Privacy law and the GDPR (General Data Protection Regulations)
Privacy affects a greater part of our lives than ever before. And that is because the potential for powerful governments, companies, and institutions to intrude into our lives is greater than ever before with the advent of the internet.
You are likely to be aware of the General Date Protection Regulations which came into effect in May 2018. They are designed to protect individuals against unnecessary intrusion, to protect privacy, and they provide guidelines within which organisations which hold individuals’ personal sensitive data must act, in order to protect that data.
If you have suffered as a result of a breach of the Regulations, we may be able to assist you in making a claim or to request certain action to rectify the breach.
If you run a business and you seriously breach the GDPR, you may be fined heavily and ordered to pay compensation as well. A fine may be up to £20 million. You may need advice in how to deal with the Information Commissioner’s Office (ICO), which regulates and deals with enforcement of the GDPR.
Privacy is not just governed by these Regulations, and a ‘breach of privacy’ may give rise to a civil claim which you can bring in the civil courts as well. For example, the European Court of Human Rights has led the way in the expression of a right to a private life (Article 8.1). Each case needs individual assessment.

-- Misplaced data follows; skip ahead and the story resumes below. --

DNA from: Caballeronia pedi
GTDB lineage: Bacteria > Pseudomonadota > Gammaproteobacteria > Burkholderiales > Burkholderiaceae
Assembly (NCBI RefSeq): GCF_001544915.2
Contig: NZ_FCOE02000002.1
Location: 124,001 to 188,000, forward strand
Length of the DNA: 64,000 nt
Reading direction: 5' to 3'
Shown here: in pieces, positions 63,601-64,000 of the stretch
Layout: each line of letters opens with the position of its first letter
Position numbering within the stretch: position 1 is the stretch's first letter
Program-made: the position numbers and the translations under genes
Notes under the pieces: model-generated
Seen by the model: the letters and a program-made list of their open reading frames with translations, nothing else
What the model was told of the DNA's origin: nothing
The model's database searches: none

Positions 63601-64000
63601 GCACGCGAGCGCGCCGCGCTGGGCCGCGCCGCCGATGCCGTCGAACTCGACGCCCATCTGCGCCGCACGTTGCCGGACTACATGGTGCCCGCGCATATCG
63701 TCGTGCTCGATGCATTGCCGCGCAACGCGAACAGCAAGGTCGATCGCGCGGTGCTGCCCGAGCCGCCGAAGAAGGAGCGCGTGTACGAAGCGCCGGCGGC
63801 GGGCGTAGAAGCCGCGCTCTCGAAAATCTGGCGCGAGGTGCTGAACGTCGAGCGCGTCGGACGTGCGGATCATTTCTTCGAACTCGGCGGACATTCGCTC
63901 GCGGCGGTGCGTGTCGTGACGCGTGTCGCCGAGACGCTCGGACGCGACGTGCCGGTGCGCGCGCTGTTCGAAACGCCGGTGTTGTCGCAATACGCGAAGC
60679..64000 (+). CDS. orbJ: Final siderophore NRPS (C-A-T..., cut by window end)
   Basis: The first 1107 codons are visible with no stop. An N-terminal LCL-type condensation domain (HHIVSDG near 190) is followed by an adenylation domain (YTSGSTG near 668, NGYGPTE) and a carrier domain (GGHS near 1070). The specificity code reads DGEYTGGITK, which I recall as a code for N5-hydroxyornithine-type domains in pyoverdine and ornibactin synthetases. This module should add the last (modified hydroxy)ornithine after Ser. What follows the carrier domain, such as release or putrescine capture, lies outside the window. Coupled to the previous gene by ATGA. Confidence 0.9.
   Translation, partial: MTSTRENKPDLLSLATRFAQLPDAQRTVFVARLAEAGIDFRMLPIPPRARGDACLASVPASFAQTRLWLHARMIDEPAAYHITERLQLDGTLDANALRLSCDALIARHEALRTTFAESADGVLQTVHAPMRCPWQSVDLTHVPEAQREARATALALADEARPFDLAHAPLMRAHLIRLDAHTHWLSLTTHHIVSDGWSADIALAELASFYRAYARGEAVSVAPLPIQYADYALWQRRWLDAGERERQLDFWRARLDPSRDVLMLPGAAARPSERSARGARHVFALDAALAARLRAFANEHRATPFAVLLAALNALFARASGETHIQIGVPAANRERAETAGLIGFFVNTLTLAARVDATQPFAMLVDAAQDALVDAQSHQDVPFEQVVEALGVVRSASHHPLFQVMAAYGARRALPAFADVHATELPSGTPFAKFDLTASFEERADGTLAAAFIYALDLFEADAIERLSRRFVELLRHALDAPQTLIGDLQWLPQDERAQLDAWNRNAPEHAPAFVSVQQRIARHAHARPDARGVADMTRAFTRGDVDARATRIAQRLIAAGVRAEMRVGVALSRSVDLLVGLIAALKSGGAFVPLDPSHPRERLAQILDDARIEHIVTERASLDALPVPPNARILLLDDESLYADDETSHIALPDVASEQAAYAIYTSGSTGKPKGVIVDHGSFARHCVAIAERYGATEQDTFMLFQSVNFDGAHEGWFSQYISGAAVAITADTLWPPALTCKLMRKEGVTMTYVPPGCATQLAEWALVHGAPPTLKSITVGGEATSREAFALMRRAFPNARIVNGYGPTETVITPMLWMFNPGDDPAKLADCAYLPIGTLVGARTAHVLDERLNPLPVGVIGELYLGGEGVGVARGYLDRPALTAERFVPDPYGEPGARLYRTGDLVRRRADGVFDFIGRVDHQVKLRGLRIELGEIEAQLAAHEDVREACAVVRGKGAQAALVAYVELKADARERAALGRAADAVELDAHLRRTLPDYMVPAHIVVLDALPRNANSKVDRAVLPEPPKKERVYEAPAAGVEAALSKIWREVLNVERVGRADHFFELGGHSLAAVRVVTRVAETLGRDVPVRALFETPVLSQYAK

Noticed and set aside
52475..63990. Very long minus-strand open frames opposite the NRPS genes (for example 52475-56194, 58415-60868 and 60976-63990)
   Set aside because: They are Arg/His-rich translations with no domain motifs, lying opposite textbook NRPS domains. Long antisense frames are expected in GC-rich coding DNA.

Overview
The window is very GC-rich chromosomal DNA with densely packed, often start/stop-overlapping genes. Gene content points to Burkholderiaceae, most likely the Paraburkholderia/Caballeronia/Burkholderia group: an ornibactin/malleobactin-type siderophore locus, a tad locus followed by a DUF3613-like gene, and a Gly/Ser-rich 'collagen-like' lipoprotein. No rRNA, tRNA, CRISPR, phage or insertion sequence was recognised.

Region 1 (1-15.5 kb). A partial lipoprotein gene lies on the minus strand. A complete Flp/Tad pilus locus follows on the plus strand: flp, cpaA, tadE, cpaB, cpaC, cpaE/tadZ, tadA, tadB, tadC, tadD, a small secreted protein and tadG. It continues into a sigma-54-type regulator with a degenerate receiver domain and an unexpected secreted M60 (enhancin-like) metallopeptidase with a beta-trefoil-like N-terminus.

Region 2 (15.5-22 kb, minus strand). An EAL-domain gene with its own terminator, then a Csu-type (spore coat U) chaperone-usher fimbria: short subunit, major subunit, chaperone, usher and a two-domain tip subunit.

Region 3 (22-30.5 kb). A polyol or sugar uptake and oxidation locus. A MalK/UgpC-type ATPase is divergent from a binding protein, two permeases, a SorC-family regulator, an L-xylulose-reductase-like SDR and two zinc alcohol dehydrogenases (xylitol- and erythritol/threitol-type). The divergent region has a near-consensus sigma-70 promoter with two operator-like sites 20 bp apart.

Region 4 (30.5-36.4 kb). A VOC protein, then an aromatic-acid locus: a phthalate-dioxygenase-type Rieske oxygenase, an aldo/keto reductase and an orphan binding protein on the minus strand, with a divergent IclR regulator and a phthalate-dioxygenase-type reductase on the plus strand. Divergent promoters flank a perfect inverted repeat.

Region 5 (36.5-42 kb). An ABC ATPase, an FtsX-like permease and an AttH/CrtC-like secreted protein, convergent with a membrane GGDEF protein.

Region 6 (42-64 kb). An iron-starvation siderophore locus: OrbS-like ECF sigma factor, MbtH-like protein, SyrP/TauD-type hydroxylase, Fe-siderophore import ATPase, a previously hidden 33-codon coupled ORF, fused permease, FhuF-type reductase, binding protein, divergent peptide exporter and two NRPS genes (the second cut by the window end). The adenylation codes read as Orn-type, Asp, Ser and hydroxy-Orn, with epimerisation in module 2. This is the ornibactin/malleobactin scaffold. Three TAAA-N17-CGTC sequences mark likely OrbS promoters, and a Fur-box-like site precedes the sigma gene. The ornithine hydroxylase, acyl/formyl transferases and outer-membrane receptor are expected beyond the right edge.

The aim of the GDPR is to govern the processing and use of personal data. Data must be:
-processed fairly, transparently, and in a secure manner
-collected only for specific legitimate purposes
-adequate, relevant, and limited to what is necessary
-accurate and kept up-to-date
-stored only for as long as necessary
In addition, data may only be processed:
-if the data subject has given their consent
-to meet contractual or legal obligations
-to protect the vital interests of the data subject
-for the legitimate interests of the organisation
Most businesses will deal with the personal data of customers, clients, and suppliers. The ICO will not easily accept an excuse for failing to deal with it in accordance with the GDPR obligations.
Contact us for a consultation on what you may need to do to comply properly.